The most outstanding feature of The Manor Country House Hotel is surely the medieval Baron’s Hall. Measuring 42 feet x 19 feet, it is an impressive and imposing space. It is wood panelled with a minstrel’s gallery accessed via a spiral staircase. I had a close-up view of the wooden beams holding up the fifteenth-century roof and the expanse below.
We booked a table for afternoon tea which was served in the lovely Morning Room and we were seated overlooking the garden. The cobalt blue walls contrasted with the fresh look of the tables laid with white napery and napkins. Attractive sugar bowls sat on the table and soon teapots arrived with a tasty mix of Assam and Darjeeling. The teapots were refilled on request. We sampled both the Afternoon Tea and the Cream Tea.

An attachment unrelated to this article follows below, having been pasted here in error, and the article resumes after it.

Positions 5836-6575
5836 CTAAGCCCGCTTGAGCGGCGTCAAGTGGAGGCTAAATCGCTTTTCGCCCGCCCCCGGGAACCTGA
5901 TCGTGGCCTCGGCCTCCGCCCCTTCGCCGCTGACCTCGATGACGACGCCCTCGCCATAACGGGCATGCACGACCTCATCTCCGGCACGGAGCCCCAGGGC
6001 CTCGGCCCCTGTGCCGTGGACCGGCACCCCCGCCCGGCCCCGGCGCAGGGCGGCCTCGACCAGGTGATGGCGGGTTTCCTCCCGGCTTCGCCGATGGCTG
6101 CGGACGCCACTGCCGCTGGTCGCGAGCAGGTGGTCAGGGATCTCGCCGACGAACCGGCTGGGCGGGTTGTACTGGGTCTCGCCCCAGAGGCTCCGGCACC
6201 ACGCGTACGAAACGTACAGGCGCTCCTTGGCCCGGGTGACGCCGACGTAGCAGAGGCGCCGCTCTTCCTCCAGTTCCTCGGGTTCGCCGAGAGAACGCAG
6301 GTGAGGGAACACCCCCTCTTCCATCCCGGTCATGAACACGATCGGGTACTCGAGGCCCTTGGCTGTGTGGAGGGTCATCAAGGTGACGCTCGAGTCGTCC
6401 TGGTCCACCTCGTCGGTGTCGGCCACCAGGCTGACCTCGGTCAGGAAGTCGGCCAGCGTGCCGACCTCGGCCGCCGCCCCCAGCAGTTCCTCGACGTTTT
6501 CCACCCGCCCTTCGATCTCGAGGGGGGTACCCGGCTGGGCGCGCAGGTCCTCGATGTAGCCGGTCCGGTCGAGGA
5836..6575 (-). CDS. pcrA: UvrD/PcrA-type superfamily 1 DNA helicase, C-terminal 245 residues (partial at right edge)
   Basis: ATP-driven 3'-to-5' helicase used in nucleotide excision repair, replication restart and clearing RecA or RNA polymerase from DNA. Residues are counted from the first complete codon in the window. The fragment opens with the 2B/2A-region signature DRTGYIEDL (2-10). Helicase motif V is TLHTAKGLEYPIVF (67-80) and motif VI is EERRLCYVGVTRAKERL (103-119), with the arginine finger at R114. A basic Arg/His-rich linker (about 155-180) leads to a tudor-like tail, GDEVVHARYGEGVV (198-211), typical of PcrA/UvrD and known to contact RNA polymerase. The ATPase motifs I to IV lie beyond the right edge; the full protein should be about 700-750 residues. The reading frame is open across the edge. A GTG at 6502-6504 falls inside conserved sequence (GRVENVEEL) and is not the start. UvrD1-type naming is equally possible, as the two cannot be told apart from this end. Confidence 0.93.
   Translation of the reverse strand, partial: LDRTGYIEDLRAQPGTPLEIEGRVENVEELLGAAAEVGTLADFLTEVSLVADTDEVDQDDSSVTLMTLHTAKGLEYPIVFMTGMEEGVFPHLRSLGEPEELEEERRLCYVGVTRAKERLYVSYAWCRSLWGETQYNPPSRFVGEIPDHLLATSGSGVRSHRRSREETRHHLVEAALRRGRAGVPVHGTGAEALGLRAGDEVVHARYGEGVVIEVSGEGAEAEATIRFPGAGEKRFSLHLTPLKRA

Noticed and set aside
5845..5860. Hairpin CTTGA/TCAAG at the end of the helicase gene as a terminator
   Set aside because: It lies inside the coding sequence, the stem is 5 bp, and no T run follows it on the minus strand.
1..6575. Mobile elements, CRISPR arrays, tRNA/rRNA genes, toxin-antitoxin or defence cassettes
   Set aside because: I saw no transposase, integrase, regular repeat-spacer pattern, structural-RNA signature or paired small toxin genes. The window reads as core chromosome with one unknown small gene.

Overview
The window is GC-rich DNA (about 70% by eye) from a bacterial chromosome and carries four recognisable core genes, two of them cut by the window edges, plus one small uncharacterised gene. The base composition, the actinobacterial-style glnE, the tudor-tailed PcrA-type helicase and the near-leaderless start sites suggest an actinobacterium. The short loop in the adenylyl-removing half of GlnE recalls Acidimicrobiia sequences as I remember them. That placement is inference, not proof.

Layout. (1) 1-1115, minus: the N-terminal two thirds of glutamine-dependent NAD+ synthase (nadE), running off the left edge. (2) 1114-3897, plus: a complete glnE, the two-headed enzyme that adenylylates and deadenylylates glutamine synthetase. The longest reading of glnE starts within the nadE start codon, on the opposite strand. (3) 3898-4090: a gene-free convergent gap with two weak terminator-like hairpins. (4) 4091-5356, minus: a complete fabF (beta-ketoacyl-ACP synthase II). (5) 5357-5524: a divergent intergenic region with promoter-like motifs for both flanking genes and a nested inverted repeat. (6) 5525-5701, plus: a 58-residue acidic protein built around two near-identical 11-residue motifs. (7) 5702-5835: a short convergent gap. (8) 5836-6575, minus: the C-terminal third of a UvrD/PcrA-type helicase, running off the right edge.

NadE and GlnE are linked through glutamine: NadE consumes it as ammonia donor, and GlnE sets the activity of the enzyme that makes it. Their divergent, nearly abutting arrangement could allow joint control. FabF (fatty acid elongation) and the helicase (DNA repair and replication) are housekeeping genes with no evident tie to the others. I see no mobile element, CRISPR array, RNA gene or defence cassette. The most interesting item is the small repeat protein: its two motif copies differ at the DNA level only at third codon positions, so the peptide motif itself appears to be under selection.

Along with a selection of finger sandwiches and dainty cakes, I was delighted to find that there were really good scones. The quest for a decent scone has become a bit of an obsession as I have eaten through a fair number of afternoon teas where the scones disappoint. These did not. They were light, fluffy, warm and tasty.
Before dinner, we popped into Bertie’s Bar – named after the Berties, Earls of Abingdon, one of the landowning families who owned The Manor House in the eighteenth century. It is a snug space with wooden tables and mismatching furniture which gives it a relaxed atmosphere. Meals can be taken here rather than the more formal dining areas.
I had hoped that we might eat our dinner in the splendid surroundings of this historic space but it was not open for dinner perhaps due to there having been a lunch celebration a few hours earlier. Dinner was served in the Drawing Room, this one painted a pleasing grey, offsetting the white framed windows overlooking the gardens. The menu comprises three starters, mains and desserts. While we perused the options, we ordered a bottle of Andean Vineyards Malbec – Mendoza, Argentina.